Tuesday, February 02, 2010

What We're Reading: Ransom

There was a time in the history of education when “the classics,” referred not to Great Expectations, Pride and Prejudice, or Wuthering Heights, but rather to the legacy of works written in ancient Greek and Latin that are the foundation of the western literary tradition. They were a part of the curriculum of even elementary school education until early in the 20th century, so it is not surprising that stories and themes of that literature are often revisited and reworked in contemporary literature. In fact, sometimes it seems that there are a half dozen or so basic stories from Greek and Latin literature that are yet the same ones we tell today, dressed up with some cosmetic differences, a few reinterpretations, an interpolation here and there, and some imaginative embellishments.

Ransom is the first novel that the Australian writer David Malouf has written in over ten years. Like his earlier work, and also the fine novels Remembering Babylon (which won the Booker Prize) and The Conversations at Curlow Creek, Malouf continues to be concerned about the demands that societal order and routine seem to make on our individual sense of justice and humanity, about how it is that we become convinced that a certain inveterateness and hardness are what keeps the world in order, what keeps it from falling into a fearsome chaos. The question he poses seems to be, “but what if….”. And so it is here, in Ransom, which elaborates on passages from Homer’s Iliad, and tells us the story of the impasse between Achilles and Priam, the king of the doomed city of Troy as the king seeks to recover from the Greeks the body of his slain son Hector. A vision comes to Priam that he should appeal to Achilles not as a king or head of state but humbly and simply as a father and fellow human being.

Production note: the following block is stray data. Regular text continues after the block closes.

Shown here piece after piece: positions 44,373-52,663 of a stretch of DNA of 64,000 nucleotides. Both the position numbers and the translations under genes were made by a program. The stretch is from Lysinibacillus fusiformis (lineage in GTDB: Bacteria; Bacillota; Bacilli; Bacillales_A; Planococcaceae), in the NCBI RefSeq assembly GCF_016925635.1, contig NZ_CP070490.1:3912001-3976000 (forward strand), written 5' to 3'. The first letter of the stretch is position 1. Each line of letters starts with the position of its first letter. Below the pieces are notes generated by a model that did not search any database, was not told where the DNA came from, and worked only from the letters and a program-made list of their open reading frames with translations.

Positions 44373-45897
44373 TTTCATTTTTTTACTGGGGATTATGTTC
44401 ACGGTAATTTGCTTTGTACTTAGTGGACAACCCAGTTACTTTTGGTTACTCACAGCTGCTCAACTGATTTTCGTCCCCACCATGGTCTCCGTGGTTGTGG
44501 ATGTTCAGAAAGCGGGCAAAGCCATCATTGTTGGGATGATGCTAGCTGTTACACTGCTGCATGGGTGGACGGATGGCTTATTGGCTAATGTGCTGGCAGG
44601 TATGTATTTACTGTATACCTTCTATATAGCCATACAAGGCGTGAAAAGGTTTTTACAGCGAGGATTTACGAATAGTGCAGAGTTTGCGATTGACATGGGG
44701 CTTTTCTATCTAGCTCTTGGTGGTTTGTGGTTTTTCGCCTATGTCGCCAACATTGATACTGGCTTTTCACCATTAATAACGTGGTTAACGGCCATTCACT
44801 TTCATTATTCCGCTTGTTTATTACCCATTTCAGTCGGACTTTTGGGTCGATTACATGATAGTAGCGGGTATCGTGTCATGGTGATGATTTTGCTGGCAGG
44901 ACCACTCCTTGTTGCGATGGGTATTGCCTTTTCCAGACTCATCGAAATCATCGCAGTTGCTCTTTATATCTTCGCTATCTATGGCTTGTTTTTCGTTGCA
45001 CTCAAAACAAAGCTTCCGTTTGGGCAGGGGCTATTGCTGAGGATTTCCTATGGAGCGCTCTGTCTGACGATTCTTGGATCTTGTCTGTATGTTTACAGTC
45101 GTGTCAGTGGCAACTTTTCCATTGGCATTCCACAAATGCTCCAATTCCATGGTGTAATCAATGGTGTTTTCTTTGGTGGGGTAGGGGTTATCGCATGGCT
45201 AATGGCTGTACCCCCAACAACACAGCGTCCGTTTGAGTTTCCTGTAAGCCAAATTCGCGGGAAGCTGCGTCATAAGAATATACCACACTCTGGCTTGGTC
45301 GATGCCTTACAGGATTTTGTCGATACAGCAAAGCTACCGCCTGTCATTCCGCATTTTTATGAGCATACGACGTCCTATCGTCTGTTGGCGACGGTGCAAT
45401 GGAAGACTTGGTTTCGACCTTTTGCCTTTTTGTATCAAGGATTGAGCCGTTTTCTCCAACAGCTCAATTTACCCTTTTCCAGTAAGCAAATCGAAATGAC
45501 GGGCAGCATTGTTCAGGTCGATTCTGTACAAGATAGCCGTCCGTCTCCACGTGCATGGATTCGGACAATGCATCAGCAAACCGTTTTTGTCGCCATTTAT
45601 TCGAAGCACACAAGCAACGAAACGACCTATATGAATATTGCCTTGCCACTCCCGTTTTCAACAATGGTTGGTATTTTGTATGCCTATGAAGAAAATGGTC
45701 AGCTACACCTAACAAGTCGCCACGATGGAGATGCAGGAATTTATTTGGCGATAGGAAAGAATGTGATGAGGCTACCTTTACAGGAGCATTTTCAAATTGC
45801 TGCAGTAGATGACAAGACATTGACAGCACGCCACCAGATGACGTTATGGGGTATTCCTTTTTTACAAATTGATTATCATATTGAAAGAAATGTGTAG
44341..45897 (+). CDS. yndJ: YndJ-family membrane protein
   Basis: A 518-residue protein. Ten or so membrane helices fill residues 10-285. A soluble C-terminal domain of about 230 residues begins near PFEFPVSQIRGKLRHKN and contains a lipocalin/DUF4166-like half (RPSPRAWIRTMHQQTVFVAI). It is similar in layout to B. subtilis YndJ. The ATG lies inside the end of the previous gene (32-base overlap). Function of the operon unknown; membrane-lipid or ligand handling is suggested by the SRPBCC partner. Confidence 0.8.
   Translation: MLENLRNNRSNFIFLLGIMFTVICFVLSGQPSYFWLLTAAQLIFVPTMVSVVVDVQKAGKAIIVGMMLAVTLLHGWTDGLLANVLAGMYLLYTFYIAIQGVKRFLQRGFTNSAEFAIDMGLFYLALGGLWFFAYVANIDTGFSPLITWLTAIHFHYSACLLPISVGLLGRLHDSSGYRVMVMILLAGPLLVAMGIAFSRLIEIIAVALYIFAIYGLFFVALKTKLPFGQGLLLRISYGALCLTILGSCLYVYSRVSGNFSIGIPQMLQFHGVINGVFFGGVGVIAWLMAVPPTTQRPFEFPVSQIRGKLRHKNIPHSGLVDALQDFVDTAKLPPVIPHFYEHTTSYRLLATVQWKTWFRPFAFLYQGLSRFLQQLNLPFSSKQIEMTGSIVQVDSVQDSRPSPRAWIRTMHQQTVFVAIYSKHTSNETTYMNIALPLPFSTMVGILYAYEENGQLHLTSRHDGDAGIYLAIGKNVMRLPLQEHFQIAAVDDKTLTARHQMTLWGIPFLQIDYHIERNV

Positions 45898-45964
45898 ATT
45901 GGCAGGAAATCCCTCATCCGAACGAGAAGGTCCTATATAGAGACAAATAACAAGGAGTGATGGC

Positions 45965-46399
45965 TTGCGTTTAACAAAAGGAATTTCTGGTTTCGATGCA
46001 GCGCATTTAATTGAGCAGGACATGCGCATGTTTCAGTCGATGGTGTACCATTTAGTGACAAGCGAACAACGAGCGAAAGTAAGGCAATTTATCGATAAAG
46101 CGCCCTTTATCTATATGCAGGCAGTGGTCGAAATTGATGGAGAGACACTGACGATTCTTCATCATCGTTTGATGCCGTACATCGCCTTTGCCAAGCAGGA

The book begins by introducing us to Achilles, the hero of the Iliad, and at first we think he will be the major protagonist of this narrative, or that the most important dynamic will be how things play out between Achilles and Priam. Our expectations however are, perhaps provocatively, not met. The major relationship in this book is that between Priam and a simple carter named Somax, who accompanies the king alone across the plains of Troy as he delivers to Achilles the ransom for his son. From his conversation with the carter on their journey Priam learns that there is a different kind of life possible than the one he has lead, a life of kingly responsibility, order, public scrutiny , ceremony, and a certain distance and detachment. As Somax relates the story of his life Priam comes to understand that his exalted life has had a price, that it has been perhaps a lesser life. Somax recounts the story of his own life and Priam realizes that although it has been a life of deeper sorrow it also has been one of greater joy, one that is more fully human and more capable of action that is humane.

Achilles, unlike his portrayal in the Iliad, is not a very sympathetic hero in Ransom, a reversal that is instructive and important to the author’s point of view here. The depiction of the god Hermes as a dandified and impertinent youth, as he suddenly appears on the scene to guide Priam and Somax to the Greek camp is a delight, a piquant exhibition of Deus ex machina in its etymological sense. And it’s probably not often that someone finds an “Afterword” to be a favorite part of a book, but Malouf’s defense of his refashioning of the Homeric myth and his inventiveness is a refreshing reminder of the way literature works and why it is important. At a time when Greek gods and heroes are re-emerging in popular literature as the original superheroes, Ransom remains true to the heart of Greek tragedy and its extraordinary ability to explore the human condition, something that seems to be possible only when we are less sure of the motives of the gods or the certainty of our election.

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